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NUKE Waste:
Too Close for Comfort

Don Mosier | Rimini Road

The Samuel Lawrence Foundation sponsored a webinar by Professor Ian Fairlie on October 19th entitled “Is It Safe to Live Near The San Onofre Nuclear Power Station?” Here are some highlights from the presentation. Some are well known, others less so.

First, the well-known:

• Spent fuel rods should be stored in thick cast iron canisters (as in Europe), not the thin -walled stainless steel Holtec canisters being used. This decision placed lower cost above greater safety.

• There continue to be releases of radioactive material into the ocean, although the exact amount is difficult to ascertain. Surfers should go elsewhere for at least 3 days after each release.

Now, the less well-known:

• Discharges of tritium (3H) into the air continue at the rate of 25 Curies/year. This is an enormous amount of radioactivity and 3H is an isotope that is readily incorporated into the food chain. For comparison, 25 curies are equivalent to 1014 dental X-rays (that’s 10 with 14 zeros).

• Because of this known discharge of radioactivity as well as exposure data from European studies of those living near nuclear power stations, Professor Fairlie suggests that living within 3 miles of San Onofre power station is inadvisable for women of childbearing age, young children, and that no food grown within that radius should be consumed.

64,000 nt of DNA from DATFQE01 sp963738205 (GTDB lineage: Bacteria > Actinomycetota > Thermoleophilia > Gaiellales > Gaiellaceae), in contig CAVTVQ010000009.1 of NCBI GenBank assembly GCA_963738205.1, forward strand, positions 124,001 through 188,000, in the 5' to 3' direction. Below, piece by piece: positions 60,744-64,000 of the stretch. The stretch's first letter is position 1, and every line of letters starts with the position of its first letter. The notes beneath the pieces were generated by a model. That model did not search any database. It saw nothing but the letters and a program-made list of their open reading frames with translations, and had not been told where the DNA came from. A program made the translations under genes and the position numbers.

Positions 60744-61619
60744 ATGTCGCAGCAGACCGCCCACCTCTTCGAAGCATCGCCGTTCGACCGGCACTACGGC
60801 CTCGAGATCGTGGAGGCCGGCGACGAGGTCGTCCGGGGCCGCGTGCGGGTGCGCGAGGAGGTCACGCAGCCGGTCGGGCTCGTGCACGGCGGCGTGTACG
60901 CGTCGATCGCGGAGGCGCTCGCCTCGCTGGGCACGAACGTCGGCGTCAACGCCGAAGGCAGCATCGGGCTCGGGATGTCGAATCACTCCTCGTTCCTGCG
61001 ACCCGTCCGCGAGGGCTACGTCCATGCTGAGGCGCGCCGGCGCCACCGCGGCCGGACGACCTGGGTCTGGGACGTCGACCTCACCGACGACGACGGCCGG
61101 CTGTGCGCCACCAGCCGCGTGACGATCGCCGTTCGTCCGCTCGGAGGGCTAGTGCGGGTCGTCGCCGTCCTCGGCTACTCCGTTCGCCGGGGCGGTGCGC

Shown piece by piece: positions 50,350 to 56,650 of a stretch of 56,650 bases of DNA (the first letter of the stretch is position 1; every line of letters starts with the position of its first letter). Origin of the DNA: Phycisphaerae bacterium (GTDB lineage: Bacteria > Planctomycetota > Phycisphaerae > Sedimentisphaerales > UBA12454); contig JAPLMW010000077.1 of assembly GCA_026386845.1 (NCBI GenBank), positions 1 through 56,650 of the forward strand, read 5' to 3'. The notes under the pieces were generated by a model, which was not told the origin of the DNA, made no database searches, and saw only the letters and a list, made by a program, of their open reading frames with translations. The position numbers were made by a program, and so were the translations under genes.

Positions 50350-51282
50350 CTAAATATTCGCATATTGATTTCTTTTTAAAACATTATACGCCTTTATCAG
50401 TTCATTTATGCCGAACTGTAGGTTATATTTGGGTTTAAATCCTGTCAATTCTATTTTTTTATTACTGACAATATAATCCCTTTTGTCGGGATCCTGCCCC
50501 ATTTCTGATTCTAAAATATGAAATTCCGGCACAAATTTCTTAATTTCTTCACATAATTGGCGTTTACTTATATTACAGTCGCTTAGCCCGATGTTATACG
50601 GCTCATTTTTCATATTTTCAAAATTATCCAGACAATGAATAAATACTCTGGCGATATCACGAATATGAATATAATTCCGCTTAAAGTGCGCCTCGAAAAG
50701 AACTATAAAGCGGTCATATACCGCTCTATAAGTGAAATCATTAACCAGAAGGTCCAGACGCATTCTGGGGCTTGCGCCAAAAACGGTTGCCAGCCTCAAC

• Professor Fairlie was particularly critical of the decision to place the Poseidon desalination plant in Carlsbad so close to the discharge pipes from San Onofre. The reverse osmosis treatment to get rid of the ocean salt will actually concentrate tritium and other radioactive isotopes in the water. The coastal currents usually flow from south to north, but not always.

• He was also critical of the absence of any emergency evacuation plan or any provision of potassium iodide tablets to protect against release of radioactive iodine.

A final anecdote was telling for the future of storing radioactive waste in the U.S. Finland is building an underground waste repository called Onkalo at a projected cost of greater than $5 billion, which is way more than the cost of the electricity generated during the operating life of their nuclear power stations. This is like buying a new car for $25,000, driving it for 20 years, and then paying $100,000 to have it scrapped. Maybe not a sound investment!


 

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